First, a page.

Demodectic Mange in Dogs
Mange is a parasitic skin disease caused by microscopic mites. Two different mange mites cause skin disease in dogs. One lives just under the surface of the skin (sarcoptic mange - see handout “Sarcoptic Mange in Dogs” for more information), while the other resides in the hair follicles (demodectic mange). Although both mites share similar characteristics, there are also important differences. It is important not to confuse the two types of mange because they have different causes, treatments, and prognoses.
What causes demodectic mange?
Demodectic mange is caused by Demodex canis, a parasitic mite that lives in the hair follicles of dogs. Under the microscope, this mite is shaped like a cigar with eight legs. Demodectic mange, sometimes just called ‘demodex’ or ‘red mange’, is the most common form of mange in dogs.
"As long as the body's immune system is functioning properly, these mites cause no harm."
All normal dogs (and many humans) have a few of these mites on their skin. As long as the body's immune system is functioning properly, these mites cause no harm.
Demodectic mange most often occurs when a dog has an immature immune system, allowing the number of skin mites to increase rapidly. As a result, this disease occurs primarily in dogs less than 12 to 18 months of age. As the dog matures, its immune system also matures.
Adult dogs that have the disease usually have weakened immune systems. Demodectic mange may occur in older dogs because function of the immune system often declines with age. Dogs who have a weakened immune system due to illness or certain medications are also susceptible to demodectic mange.
Is demodectic mange contagious?
No, demodectic mange is not contagious to other animals or humans. Demodex mites are transmitted to puppies from their mother during the first few days of life. Since the mite is found on virtually all dogs, exposure of a normal dog to one with demodectic mange is not dangerous, as the immune system must be depressed for mange to develop.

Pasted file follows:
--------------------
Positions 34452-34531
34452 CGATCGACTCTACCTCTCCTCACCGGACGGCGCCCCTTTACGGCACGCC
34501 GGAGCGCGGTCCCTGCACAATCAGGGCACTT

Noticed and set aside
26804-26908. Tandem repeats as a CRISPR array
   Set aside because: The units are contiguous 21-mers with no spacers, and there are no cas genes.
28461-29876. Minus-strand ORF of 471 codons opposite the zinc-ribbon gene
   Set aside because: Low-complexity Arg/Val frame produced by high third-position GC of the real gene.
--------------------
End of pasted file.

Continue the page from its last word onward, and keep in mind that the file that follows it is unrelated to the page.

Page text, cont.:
"Demodectic mange is not contagious to other animals or humans."
Why doesn't the immune system mature correctly in some dogs?
Development of the immune system is under genetic or hereditary control. An affected dog often has littermates that are also affected. Owners of littermates should be alerted to watch for the development of mange in their puppies. Because the disease is due to a genetic defect, affected dogs should not be bred, and the parents of the affected dog should not be bred again.
What does demodectic mange do to the dog?
Surprisingly, a dog with demodectic mange usually does not itch severely, even though it loses hair in patches. The hair loss usually begins on the face, especially around the eyes. When there are only a few patches of hair loss, the condition is called localized demodectic mange. If the disease spreads to many areas of the skin, the condition is called generalized demodectic mange.
How is demodectic mange diagnosed?
"Your veterinarian will take deep skin scrapings and examine them under the microscope to diagnose this disease."
Your veterinarian will take deep skin scrapings and examine them under the microscope to diagnose this disease. The finding of larger than normal numbers of Demodex mites in skin scrapings confirms the diagnosis. Occasionally, the disease will be diagnosed by means of a skin biopsy in dogs that have chronic skin infections that have not responded appropriately to treatment.
How is demodectic mange treated?
The localized form is usually treated with topical medication. The generalized form requires more aggressive treatment using special shampoos and dips, along with oral medication. Shampooing with special cleansing shampoos containing benzoyl peroxide helps to flush out and open the hair follicles prior to dipping. A separate handout is available to describe the dipping process (see handout “Demodectic Mange - Dipping Instructions for Dogs”).
There are also several 'spot on' topical treatments, such as imidacloprid and moxidectin. These medications are used 'off label' for the treatment of demodicosis. The term 'off label' describes the use of a drug for conditions other than what it was approved for.